"While the term 'Powelton coal may be said to be a descriptive term merely, when it is said that the coal was to be Powelton coal of the same quality and kind as that delivered in the previous year it goes beyond mere words of description, and refers to the intrinsic value of the goods sold, in language which cannot be misunderstood, and can be satisfied only by a consideration of its fitness to perform the work required of it in the defendant's business.”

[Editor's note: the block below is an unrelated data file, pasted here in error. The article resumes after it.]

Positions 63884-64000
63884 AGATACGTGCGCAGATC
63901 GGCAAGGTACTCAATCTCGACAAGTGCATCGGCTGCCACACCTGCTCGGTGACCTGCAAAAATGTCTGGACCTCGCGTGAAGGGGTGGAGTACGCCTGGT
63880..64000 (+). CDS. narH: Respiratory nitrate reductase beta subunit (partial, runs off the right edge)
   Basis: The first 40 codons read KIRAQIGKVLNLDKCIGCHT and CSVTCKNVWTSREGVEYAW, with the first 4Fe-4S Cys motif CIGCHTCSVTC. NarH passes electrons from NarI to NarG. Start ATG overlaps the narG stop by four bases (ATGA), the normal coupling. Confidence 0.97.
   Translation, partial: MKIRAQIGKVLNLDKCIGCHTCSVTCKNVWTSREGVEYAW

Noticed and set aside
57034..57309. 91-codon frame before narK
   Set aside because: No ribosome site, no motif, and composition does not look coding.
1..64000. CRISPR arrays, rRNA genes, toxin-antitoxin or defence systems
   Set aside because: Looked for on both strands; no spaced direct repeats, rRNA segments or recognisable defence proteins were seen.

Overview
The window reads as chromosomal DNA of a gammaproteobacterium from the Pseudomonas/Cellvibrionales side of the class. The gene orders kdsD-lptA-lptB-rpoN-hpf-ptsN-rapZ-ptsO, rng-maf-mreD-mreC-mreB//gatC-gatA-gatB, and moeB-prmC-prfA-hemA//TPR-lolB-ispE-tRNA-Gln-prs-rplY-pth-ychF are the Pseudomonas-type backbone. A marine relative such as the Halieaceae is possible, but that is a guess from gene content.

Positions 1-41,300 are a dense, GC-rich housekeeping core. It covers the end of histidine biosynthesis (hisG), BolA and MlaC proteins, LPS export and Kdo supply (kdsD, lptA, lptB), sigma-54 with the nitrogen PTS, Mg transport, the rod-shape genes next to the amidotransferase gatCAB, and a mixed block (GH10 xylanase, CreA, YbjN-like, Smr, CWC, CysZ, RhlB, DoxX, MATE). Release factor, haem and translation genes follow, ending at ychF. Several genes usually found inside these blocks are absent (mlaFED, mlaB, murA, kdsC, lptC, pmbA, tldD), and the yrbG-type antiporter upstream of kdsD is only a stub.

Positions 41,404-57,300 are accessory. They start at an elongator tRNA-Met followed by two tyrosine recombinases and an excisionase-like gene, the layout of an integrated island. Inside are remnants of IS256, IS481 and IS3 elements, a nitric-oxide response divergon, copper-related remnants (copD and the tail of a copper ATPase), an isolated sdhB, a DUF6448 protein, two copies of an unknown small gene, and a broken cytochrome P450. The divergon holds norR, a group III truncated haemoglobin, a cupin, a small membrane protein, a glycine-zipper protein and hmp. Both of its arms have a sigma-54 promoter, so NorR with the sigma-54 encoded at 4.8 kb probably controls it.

It is also claimed in the prevailing opinion that the case of Brigg et al. v. Hilton, 99 N. Y. 519, 3 N. E. 54, 52 Am. Rep. 63, cited in our former opinion upon the same proposition, is not in point. There an order for cloth was given, the goods to be “similar fabric and similar quality" to sample exhibited. The "general characteristics of the goods all through were stated to be equal in every respect to the sample.” The goods were subsequently manufactured, delivered, and accepted after ample opportunity to examine them. The vendee, on being sued for the purchase price, counterclaimed damages for breach of warranty. It appeared that the defects would have been discovered upon examination. The court held that there was a warranty that the goods to be furnished would be of like quality as the sample, and that the circumstance that the goods had not been manufactured did not affect this question. The case of Pierson et al. v. Crooks et al., 115 N. Y. 539, 22 N. E. 349, 12 Am. St. Rep. 831, cited by Mr. Justice Ingraham, I think is not in point. That was an executory contract for the sale of goods by description, and there was no sample or model exhibited or involved in the contract. There being no express warranty, it was held that the purchaser could not be heard to complain that the goods were not of the quality described in the contract where, after reasonable opportunity for inspection, he accepted and retained them. If it may be said that this question was previously involved in doubt, I think it has been finally determined by the Court of Appeals in Henry & Co. v. Talcott, 175 N. Y. 385, 67 N. E. 617, decided since our former opinion. That was an action for goods sold and delivered under an executory contract for the manufacture thereof. The defendant interposed a counterclaim for breach of warranty, claiming that the goods were to be manufactured according to certain samples. It appeared that the defendant accepted, retained, and used the goods. The defendant gave evidence tending to show that the goods were to be "equal to the sample,” and evidence was presented in behalf of the plaintiff tending to show that the sample was merely intended to show the design, character, color, and general appearance of the cloth. The defendant also attempted to show that the goods were defective in quality; but this evidence was also excluded upon the theory that it was not a sale by sample, and that no warranty survived acceptance. The court in reversing the judgment for error in excluding this evidence held that the evidence presented a question for the jury as to whether it was a sale by sample, and stated the rule of law to be that: